Last Updated: Friday - 09/24/2010
Week of March 6, 2000
The family of faith
Collins describes Church as disciples formed into a community
By ANH HOANG
WCR Staff Writer
As time had been spent preparing for the new millennium, time should now be spent living in the new millennium.
And as the members of the Church, living in this new millennium means walking through it as a family of faith, said Archbishop Thomas Collins.
Collins spoke to about 500 people at St. Andrew's Church Feb 29. The talk was the first in a three-part series on the mission of the people of God in the third millennium.
"We need to reflect on our individual role in the Church," Collins said. "How we participate not only through specific actions, joining this group or that group, but the way in which we participate through our very lives, in the life of the community, in the family of faith on this journey in time."
The most important aspect of this Church, said Collins, is its role as a community.
Jesus does with people today as he did with the Apostles, he said. "He called them each by name. . . . He met them individually, but gathered them together as a community."
With this community comes a purpose. We are all called "to be servants to the service of God - that is our mission."
This mission is accomplished not just by the religious or ordained population of the Church, but the community, each of whom, as a member of the family of God, has a different vocation.
"Because the Church is not the priest, the Church is not the laity," Collins said. "The Church is the people of God . . . all together working in relationship with each other."
This community is one of "frail human" beings, but filled with the Spirit. It's a community of word and sacrament. It is an ordered and apostolic community with history and traditions. Most importantly, it is a community which reaches outward to those in need and to those who have strayed.
In understanding what the family of faith looks like, Collins refers to the Gospels that narrated how the disciples were called and how they were formed into Apostles to serve God.
God has called us to be part of this family and "to live in the image and likeness of God," Collins said.
This call "to live in relationships of generous love" does not mean that we will physically change throughout our lives. Being called does not eliminate or change our personality, interests or intelligence; it simply transforms us to something better.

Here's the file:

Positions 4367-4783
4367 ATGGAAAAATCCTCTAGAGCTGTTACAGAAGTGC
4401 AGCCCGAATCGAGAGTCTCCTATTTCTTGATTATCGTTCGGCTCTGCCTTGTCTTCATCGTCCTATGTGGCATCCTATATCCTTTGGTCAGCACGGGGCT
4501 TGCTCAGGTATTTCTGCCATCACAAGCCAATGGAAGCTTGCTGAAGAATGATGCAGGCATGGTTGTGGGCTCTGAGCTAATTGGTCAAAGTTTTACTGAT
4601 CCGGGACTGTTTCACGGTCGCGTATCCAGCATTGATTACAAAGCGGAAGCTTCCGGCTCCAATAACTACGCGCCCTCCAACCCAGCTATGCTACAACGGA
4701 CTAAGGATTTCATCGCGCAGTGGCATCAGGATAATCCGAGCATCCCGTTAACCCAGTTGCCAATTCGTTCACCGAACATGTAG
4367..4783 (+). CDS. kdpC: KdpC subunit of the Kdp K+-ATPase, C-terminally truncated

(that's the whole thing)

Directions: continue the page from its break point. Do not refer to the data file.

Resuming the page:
"At the end of life a holy person is what he was before, but only transformed," Collins said.
The calling God had for his people 2,000 years ago is no different than the call he has for them today, whether it be to fulfill the vocations of religious life, ordination or married life. These are universal timeless callings.
And just as the disciples of yesteryears, today's people of God are a "motley crew."
"He calls us to be what we were meant to be, but loves us for what we are," Collins said.
In this imperfect community, elitism is also discouraged, said Collins.
"Elitism has no place within the Church. We walk together as struggling sinners. We work to be better, but not to be elite."
The forming of this family can be seen in the images of the Last Supper when the Apostles were called to unite with Jesus before his death. As they were linked to him, so are the Christians of today linked to him through the Eucharist, Collins said.
Collins added, like the Apostles, we are also transformed by the resurrection and ascension of Christ.
This journey of faith is not a solo one. Throughout the evening, Collins reiterated the importance of the journey to be taken by a family or community of faith. And for this, we need the Church.
We need to respect the sacraments, particularly the sacrament of Reconciliation, said Collins who tries to make it to Confession every three weeks.
"We come out (of Confession) squeaky clean, but two seconds later the temptation comes back to us. But the Lord is always guiding us to the Promised Land. The Lord is with us every step of the way."
This journey also includes our homage to the Blessed Virgin Mary and her importance in our lives because she is "the perfect Christian," Collins said.
"She is the mother of Christ therefore the mother of the Church. She is in the midst of the Church pointing to Jesus.
"We do her the greatest honour by following her pointing to Christ in the midst of the Church."
Collins' talks continue March 7 with Feasting at the Table of the Lord and March 14 with Moving Outward: the Disciples of Jesus face the New Millennium. Both talks begin at 7 p.m. at St. Andrew's Church.